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OPPO Launches A5s Budget Smartphone in India

It is the first smartphone in India which is powered by a MediaTek Helio P35 processor

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OPPO announces world’s 1st under-screen camera phone. (Wikimedia Commons)

Chinese handset maker OPPO on Monday launched a budget-friendly A5s smartphone in India for Rs 9,990.

The OPPO A5s features waterdrop screen and runs on MediaTek Helio P35 chipset.

The device is powered by a robust 4230mAh battery and has Artificial Intelligence (AI) algorithm optimisation to reduce power consumption, the company said in a statement.

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The A5s comes in 2GB RAM+32GB ROM variant and 4GB RAM+64GB ROM version and the latter would be available in green and gold colour starting next month on both online and offline channels.

“With the launch of OPPO A5s, we aim to push the envelope further by giving our users more power with advanced technology at a budget friendly price point,” said Charles Wong, CEO, OPPO India and President OPPO South Asia.

There’s a 6.2-inch LCD waterdrop screen with an aspect ratio of 19:9. The A5s is packed with an 8MP front camera with F/2.0 aperture. At the rear is a 13MP+2MP dual camera system.

It is the first smartphone in India which is powered by a MediaTek Helio P35 processor. A MediaTek Helio P35 is an octa-core chipset built on TSMC’s advanced “12nm FinFET” node. (IANS)

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Physicians Happy While Traders in Shock on Ban on E-Cigarettes in India

With the Union Cabinet directing a blanket ban on e-cigarettes in the country, physicians welcomed the step while e-cigarette traders expressed shock and anger

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e-cigarettes, health, union, ban, india
A man exhales while smoking an e-cigarette, Aug. 28, 2019. VOA

With the Union Cabinet directing a blanket ban on e-cigarettes in the country with complete suspension of their manufacturing, import, export, distribution and storage, physicians welcomed the step while e-cigarette traders expressed shock and anger over the decision.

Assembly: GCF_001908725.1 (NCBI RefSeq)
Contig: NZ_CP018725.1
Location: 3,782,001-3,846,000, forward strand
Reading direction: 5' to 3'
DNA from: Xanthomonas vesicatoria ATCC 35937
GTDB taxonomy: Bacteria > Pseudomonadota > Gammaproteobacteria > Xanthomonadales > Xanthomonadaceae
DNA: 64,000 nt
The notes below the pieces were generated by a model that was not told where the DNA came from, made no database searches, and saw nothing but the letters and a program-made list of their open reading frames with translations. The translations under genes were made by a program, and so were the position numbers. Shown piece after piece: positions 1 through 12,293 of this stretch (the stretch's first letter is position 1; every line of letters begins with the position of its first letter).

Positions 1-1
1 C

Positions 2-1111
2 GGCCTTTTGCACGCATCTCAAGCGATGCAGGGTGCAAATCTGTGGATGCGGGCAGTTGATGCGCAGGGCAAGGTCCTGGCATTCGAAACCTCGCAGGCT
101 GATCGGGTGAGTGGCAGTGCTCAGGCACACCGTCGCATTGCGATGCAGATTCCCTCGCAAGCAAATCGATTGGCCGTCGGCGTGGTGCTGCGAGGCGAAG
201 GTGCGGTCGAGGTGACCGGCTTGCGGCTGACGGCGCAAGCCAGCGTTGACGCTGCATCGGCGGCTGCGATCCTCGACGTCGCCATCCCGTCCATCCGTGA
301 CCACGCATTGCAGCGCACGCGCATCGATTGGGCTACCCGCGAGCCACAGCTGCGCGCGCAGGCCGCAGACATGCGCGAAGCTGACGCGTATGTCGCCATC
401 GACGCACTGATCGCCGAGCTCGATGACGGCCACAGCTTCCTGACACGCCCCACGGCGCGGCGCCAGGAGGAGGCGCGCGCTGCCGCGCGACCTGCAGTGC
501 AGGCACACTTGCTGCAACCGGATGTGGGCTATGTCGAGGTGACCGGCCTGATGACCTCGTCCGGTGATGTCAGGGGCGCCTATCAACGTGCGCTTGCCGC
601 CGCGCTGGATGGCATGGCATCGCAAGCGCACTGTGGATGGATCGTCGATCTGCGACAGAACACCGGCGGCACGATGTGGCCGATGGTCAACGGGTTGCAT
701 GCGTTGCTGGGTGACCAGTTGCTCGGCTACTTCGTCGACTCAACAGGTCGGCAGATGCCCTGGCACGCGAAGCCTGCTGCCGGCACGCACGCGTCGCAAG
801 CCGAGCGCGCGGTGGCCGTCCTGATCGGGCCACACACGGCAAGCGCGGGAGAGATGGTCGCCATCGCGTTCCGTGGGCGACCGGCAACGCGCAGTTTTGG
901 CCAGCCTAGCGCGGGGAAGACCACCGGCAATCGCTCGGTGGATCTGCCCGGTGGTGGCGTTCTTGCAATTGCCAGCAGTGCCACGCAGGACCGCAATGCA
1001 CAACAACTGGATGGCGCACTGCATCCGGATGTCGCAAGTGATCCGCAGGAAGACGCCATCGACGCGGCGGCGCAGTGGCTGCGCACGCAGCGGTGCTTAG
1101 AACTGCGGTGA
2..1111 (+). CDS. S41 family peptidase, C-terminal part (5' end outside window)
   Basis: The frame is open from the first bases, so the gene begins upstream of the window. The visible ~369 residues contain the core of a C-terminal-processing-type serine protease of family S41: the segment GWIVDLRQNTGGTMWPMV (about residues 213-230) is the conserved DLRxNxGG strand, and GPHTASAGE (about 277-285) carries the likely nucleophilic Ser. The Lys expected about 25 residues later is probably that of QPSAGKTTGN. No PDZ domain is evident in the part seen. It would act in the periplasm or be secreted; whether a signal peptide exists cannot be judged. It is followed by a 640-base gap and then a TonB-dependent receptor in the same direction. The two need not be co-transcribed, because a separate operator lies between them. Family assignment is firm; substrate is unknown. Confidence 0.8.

“Although, e-cigarettes are little less lethal then the conventional cigarettes, we cannot shun away the fact that it contains harmful ingredients. These chemicals can potentially affect the lungs and overall health of the individual in the long run,” Rajesh Chawla, Senior Pulmonologist at Indraprastha Apollo Hospital in New Delhi, told IANS.

Industry body TRENDS which represents importers, distributors and marketers of ENDS, or Electronic Nicotine Delivery Systems in India, termed the decision to ban e-cigarettes “ironic and erratic”.

“This ban on e-cigarettes on the basis of ‘selective sourcing of scientific and medical opinion’ and without holding a single stakeholder meeting is nothing short of a complete murder of democratic norms,” said Praveen Rikhy, Convenor, TRENDS (Trade Representatives of ENDS).

“All our representations sharing best practices from other countries – 70 developed countries have allowed regulated sale of e-cigarettes, have been completely ignored. We will now initiate a formal campaign to help MPs understand the issue, clarify misapprehensions and misinformation spread by lobby groups and support the farmer groups who see the growth of the e-cigarette sector as a global market opportunity for nicotine,” Rikhy said.

e-cigarettes, health, union, ban, india
The Donald Trump administration on September 12 said that it plans to ban the sale of non-tobacco-flavoured e-cigarettes in the US following six deaths. Pixabay

While e-cigarettes have been marketed as a way for adults to quit conventional smoking, a recent outbreak of lung illness associated with use of vaping products in the US has raised concerns about the safety of these products.

The Donald Trump administration on September 12 said that it plans to ban the sale of non-tobacco-flavoured e-cigarettes in the US following six deaths linked to vaping.

Health authorities have documented a total of 450 cases involving e-cigarettes, according to the US Centers for Disease Control and Prevention (CDC), which issued a health warning against vaping.

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“I entirely support the idea of a ban on e-cigarettes; it is a step in the right direction,” Manoj Luthra, CEO, Jaypee Hospital in Noida, told IANS.

“E-cigarettes have been projected as a means to help people to quit smoking tobacco and also being non-polluting. However, these have their own health hazards and are addictive as well. These contain nicotine and other chemical vapours which will certainly have ill effects on the heart and lung and other organs as well,” he said. (IANS)